When the coil is positioned as shown in Figure 10- 281A, current will flow from the negative terminal of the battery to the negative (-) brush, to segment B of the commutator, through the loop to segment A of the commutator, to the positive (+) brush, and then, back to the positive terminal of the battery. By using the right-hand motor rule, it is seen that the coil will rotate counterclockwise. The torque at this position of the coil is maximum, since the greatest number of lines of force is being cut by the coil.
When the coil has rotated 90° to the position shown in Figure 10-281B, segments A and B of the commutator no longer make contact with the battery circuit and no current can flow through the coil. At this position, the torque has reached a minimum value, since a minimum number of lines of force are being cut. However, the momentum of the coil carries it beyond this position until the segments again make contact with the brushes, and current again enters the coil; this time, though, it enters through segment A and leaves through segment B. However, since the positions of segments A and B have also been reversed, the effect of the current is as before, the torque acts in the same direction, and the coil continues its counterclockwise rotation.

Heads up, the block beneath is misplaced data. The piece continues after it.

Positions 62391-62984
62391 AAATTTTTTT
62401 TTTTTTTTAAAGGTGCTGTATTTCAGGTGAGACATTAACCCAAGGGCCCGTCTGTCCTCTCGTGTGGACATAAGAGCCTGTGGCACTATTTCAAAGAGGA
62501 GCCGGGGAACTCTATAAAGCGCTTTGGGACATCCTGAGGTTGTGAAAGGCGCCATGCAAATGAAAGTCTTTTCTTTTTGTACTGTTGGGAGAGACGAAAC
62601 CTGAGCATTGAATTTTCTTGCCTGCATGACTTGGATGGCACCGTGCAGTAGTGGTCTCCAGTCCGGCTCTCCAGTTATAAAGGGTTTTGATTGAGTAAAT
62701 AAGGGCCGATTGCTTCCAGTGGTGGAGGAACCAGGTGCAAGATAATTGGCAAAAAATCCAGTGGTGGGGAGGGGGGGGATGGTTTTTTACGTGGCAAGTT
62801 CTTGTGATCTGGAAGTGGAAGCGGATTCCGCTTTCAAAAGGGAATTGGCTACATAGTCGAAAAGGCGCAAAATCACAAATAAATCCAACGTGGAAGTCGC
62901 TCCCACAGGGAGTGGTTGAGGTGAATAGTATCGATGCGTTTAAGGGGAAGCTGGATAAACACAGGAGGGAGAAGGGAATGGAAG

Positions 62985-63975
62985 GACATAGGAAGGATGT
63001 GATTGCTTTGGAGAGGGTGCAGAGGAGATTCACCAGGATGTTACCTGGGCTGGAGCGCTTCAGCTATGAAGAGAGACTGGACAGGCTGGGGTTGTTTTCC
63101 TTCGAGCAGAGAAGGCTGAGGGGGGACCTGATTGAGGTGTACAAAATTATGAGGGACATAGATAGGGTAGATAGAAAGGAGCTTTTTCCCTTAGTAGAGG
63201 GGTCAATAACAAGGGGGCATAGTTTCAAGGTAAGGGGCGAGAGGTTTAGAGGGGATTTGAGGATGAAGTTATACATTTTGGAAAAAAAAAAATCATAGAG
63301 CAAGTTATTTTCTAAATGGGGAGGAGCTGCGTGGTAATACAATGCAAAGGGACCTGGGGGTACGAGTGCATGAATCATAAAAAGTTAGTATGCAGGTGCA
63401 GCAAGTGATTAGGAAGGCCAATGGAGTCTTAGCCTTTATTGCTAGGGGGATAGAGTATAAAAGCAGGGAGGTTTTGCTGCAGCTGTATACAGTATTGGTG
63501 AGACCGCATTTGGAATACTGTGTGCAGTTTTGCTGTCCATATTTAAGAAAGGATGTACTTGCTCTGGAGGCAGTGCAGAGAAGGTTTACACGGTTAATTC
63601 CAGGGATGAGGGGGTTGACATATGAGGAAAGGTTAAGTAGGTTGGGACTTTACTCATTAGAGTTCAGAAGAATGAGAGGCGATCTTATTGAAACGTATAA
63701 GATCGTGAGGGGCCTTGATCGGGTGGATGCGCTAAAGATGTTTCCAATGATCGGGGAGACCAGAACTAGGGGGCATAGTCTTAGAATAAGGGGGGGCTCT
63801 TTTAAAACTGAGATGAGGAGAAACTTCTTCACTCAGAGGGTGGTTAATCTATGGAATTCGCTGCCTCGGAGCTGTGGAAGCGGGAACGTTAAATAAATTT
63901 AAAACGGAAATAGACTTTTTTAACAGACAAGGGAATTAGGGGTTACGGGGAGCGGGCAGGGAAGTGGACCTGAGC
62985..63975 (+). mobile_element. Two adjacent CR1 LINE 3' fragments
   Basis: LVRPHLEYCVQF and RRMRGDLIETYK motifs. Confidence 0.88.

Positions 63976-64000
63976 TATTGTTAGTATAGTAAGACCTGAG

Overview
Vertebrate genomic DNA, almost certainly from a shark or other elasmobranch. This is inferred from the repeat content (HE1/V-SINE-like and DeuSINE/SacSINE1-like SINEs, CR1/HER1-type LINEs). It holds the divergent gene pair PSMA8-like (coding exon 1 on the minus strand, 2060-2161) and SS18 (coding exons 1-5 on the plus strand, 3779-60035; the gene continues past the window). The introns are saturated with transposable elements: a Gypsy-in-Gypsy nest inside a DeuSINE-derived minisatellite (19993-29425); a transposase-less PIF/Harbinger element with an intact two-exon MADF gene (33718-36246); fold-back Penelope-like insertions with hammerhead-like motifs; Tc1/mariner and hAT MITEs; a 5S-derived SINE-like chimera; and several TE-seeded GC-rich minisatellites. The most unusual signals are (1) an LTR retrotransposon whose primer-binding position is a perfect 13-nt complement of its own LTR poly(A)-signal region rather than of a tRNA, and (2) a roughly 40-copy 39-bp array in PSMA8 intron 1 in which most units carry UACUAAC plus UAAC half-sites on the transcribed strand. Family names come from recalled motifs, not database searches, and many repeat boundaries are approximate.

On passing through the position shown in Figure 10- 281C, the torque again reaches maximum.
Continued rotation carries the coil again to a position of minimum torque, as in Figure 10-281D. At this position, the brushes no longer carry current, but once more the momentum rotates the coil to the point where current enters through segment B and leaves through A. Further rotation brings the coil to the starting point and, thus, one revolution is completed.
The switching of the coil terminals from the positive to the negative brushes occurs twice per revolution of the coil.
The torque in a motor containing only a single coil is neither continuous nor very effective, for there are two positions where there is actually no torque at all. To overcome this, a practical DC motor contains a large number of coils wound on the armature. These coils are so spaced that, for any position of the armature, there will be coils near the poles of the magnet. This makes the torque both continuous and strong. The commutator, likewise, contains a large number of segments instead of only two.
The armature in a practical motor is not placed between the poles of a permanent magnet but between those of an electromagnet, since a much stronger magnetic field can be furnished. The core is usually made of a mild or annealed steel, which can be magnetized strongly by induction. The current magnetizing the electromagnet is from the same source that supplies the current to the armature.
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